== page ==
Scientific research agency CSIC feels the ravages of belt-tightening

Economy Ministry to advance 44 million euros assigned for ongoing projects

CSIC workers, who last week handed in a petition with 230,000 signatures calling for the agency’s viability to be guaranteed.
CSIC workers, who last week handed in a petition with 230,000 signatures calling for the agency’s viability to be guaranteed.KIKE PARA

The Economy Ministry will advance Spain’s public scientific research agency, the CSIC, just enough money to save it from collapse.

The 44 million euros (35 million for projects and 10 million for personnel) aims to bring some liquidity to the CSIC, Europe’s third-largest public research organization, which needs a bailout of 100 million according to its president, Emilio Lora-Tamayo. So far, the CSIC has received 25 million euros.

The emergency measure pushes the agency’s financial problems back to 2014, since the advance will cover the costs of ongoing projects. The secretary of state for research and development, Carmen Vela, on Thursday made a commitment to make a “special” contribution in 2014.

The CSIC represents 19 percent of all Spanish scientific output, according to its own data. There are slightly under 1,000 projects underway at the moment. But its main problem is that it has seen a cut in its budget since 2009 of 500 million euros. Early this year, CSIC said it needed a bailout of 100 million euros to cover that deficit, while the government replied that no more than 75 million would be available. “The situation is cataclysmic,” Lora-Tamayo said recently.

A giant in figures

Maximum expansion. In 2010 the CSIC had 14,144 workers. Of these, 4,382 were researchers with science doctorates, 3,116 were researchers in training, and 96 were conducting post-doctorate research and specialized work.

Personnel. Approximately half of the CSIC's workers are researchers, and gender parity is observed: 51 percent are women and 49 percent are men.

Decline. Figures show that in November 2011, when the Popular Party came to power, the staff had already fallen to 13,546 people.

Deficit. The CSIC has been in the red since 2009. First it was the Economy Ministry's contribution that fell, and then, in 2010, the agency's own funds began to dwindle.

The situation inside the labs is critical. Many CSIC centers, even the headquarters, shut down for two weeks in the summer to save on maintenance costs. Meanwhile, figures released by the government show that some centers have disappeared altogether, such as the Doñana Biological Reserve inside the Doñana Natural Park in Huelva, a Unesco Heritage Site and home to the critically endangered Iberian lynx. Also gone are the Pyrenees Ecology Institute in Huesca, the Institute of Applied Physics and the Institute of Economic Geology, both in Madrid.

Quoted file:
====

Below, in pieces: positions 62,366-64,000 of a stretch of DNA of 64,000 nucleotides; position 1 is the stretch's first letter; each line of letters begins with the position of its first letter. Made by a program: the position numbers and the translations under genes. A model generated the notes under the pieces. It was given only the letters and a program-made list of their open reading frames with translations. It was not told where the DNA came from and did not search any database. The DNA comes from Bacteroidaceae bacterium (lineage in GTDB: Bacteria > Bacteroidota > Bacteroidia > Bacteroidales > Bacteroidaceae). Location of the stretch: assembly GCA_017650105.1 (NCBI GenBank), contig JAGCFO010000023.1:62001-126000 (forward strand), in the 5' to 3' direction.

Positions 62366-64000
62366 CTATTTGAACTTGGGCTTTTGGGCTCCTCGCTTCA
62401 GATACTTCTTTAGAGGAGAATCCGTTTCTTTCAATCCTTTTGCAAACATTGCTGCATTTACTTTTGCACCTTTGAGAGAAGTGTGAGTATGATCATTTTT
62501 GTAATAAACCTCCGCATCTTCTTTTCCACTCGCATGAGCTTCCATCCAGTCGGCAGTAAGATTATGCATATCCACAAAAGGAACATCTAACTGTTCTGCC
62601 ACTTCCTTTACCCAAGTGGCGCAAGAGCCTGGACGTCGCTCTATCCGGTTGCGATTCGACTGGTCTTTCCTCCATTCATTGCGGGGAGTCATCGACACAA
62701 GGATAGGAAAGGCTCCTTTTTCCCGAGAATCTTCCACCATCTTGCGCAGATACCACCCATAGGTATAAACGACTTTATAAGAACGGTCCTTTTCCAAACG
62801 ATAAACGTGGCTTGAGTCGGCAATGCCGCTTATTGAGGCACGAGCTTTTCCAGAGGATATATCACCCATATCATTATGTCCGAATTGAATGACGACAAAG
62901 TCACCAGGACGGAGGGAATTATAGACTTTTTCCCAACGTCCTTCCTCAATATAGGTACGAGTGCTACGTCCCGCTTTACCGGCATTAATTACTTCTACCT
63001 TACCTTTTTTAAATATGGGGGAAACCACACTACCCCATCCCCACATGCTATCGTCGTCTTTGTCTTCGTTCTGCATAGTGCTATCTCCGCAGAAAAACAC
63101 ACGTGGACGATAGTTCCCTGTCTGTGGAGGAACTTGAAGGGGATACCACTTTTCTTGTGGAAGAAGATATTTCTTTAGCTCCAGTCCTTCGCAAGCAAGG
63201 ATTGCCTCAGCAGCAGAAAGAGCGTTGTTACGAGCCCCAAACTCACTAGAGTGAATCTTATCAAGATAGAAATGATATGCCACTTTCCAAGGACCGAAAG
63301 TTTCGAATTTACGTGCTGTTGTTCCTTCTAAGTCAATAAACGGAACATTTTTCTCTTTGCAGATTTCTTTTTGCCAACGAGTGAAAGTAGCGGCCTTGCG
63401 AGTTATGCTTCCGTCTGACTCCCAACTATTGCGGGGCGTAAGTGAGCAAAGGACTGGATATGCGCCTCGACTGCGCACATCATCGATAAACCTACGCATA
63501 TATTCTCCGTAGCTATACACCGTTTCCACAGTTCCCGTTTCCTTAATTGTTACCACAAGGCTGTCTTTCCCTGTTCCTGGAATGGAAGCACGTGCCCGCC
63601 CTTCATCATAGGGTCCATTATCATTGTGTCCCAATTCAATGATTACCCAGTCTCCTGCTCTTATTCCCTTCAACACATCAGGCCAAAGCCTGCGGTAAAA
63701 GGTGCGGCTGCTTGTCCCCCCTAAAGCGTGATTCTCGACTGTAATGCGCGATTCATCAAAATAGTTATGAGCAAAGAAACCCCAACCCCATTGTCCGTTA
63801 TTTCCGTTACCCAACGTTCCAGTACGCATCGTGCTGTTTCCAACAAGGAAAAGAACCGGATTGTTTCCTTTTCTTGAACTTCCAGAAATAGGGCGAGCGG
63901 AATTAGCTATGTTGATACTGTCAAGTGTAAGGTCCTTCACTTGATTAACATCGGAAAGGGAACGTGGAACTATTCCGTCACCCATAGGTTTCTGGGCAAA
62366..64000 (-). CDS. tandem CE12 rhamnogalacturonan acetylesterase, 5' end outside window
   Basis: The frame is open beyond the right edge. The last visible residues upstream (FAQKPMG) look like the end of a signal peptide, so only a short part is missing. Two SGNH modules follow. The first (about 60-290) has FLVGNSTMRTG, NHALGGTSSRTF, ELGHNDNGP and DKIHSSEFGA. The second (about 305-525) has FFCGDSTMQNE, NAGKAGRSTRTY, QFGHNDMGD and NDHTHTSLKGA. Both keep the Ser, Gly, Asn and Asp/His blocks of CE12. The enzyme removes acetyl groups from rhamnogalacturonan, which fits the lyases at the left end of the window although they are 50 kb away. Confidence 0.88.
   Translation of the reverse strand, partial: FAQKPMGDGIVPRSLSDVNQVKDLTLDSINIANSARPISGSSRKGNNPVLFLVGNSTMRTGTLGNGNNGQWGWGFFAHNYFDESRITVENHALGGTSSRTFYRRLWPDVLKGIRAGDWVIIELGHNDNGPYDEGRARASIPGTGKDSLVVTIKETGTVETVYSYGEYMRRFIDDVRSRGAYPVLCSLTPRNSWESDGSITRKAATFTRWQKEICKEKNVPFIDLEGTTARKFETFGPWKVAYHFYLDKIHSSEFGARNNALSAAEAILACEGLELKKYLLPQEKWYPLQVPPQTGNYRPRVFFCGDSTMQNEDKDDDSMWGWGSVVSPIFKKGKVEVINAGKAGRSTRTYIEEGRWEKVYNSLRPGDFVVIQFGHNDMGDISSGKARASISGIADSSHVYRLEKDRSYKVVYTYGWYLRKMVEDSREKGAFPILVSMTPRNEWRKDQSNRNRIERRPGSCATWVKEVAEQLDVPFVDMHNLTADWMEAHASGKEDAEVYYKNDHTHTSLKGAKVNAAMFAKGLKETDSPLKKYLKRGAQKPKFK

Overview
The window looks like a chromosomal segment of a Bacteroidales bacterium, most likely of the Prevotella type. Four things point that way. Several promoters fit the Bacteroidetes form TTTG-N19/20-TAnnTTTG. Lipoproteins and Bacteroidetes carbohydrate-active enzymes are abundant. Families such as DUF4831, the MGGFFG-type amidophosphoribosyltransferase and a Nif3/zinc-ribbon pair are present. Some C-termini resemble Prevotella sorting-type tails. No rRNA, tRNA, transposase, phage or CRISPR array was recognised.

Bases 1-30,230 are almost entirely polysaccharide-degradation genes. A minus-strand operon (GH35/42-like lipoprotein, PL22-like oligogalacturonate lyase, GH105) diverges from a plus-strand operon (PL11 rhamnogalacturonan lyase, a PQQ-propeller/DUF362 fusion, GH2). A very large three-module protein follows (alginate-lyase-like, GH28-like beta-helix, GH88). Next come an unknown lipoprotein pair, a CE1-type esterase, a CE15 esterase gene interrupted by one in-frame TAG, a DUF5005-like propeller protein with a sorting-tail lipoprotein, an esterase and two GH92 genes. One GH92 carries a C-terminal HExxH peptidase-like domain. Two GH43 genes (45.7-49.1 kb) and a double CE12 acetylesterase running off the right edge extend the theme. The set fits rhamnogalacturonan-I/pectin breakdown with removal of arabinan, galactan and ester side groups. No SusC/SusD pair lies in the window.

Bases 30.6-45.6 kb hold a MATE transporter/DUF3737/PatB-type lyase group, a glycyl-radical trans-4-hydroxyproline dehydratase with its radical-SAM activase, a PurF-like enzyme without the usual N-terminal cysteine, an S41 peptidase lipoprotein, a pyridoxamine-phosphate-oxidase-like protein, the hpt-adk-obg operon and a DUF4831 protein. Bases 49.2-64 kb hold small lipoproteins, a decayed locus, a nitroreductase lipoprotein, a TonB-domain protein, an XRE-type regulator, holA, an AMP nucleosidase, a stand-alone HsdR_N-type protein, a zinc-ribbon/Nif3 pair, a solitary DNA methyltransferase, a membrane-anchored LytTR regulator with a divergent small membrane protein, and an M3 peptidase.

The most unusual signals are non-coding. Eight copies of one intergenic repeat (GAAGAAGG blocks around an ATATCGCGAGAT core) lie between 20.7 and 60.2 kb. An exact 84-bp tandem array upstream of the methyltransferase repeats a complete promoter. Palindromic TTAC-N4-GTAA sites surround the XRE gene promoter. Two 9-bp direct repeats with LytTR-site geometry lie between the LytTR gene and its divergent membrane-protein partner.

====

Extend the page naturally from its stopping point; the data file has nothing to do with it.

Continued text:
Of the 143 CSIC centers open in 2011 only 40 have maintained or increased their staff numbers, according to official figures. Those that have lost the most workers include two cell biology and genetic research facilities in Valladolid and Madrid. The prestigious National Center for Cancer Research, CNIO, needs a four-million-euro bailout.

The state-run agency also lost 10.4 percent of its personnel, not counting interns, between November 2011 and June 2013. This information was relayed by the government to the Socialist deputy Miguel Ángel Heredia, who had requested the figures.

In a desperate effort to obtain liquidity, Lora-Tamayo had recently announced a plan to tap into the savings that individual research teams have obtained through projects, donations, contracts, patents and other fund-raising initiatives. Traditionally, this money remained in the hands of each research team’s director. Dozens of researchers expressed their discontent with this plan.

As for personnel cuts, the staff has dropped from 12,928 to 11,582, and interns have been reduced from 618 to 435, representing a 29.6 percent drop. This illustrates one of the effects of the spending cuts: training of younger people is being curtailed, thereby mortgaging the future of research in Spain. There is another factor at play here as well: the law establishes that interns now have to have contracts and that employers must pay their social security, making them less attractive to hire.

Some key research departments have been axed entirely

Although the data requested by the Socialist deputy reflects the expenditures since the center-right Popular Party (PP) reached power in November 2011, the CSIC’s reports show when the decline began. In 2008, the agency had 12,317 workers, of whom 2,798 were researchers in training (interns). The following year, new hirings brought the staff up to 13,538, reaching a maximum of 14,144 in 2010, with 3,116 interns.

This shows, as Lora-Tamayo points out, that expansionist policies were followed despite the fact that the greatest state cuts took place between 2009 and 2010, with the crisis in full swing, when the CSIC’s budget fell from 571 million to 442 million euros. The new management team has implemented spending cuts that go as far as reducing the use of air conditioning and heating, but even that has not been enough. According to the agency’s own numbers, between 2011 and 2013 expenses fell by 104 million euros but revenues also fell by 130 million euros.

But the divestment has just begun. The government has established that from now on, for every 10 employees who retire or leave the organization, only one may be hired to replace them. This means, according to Lora-Tamayo, that in the last year only five researchers have been hired.

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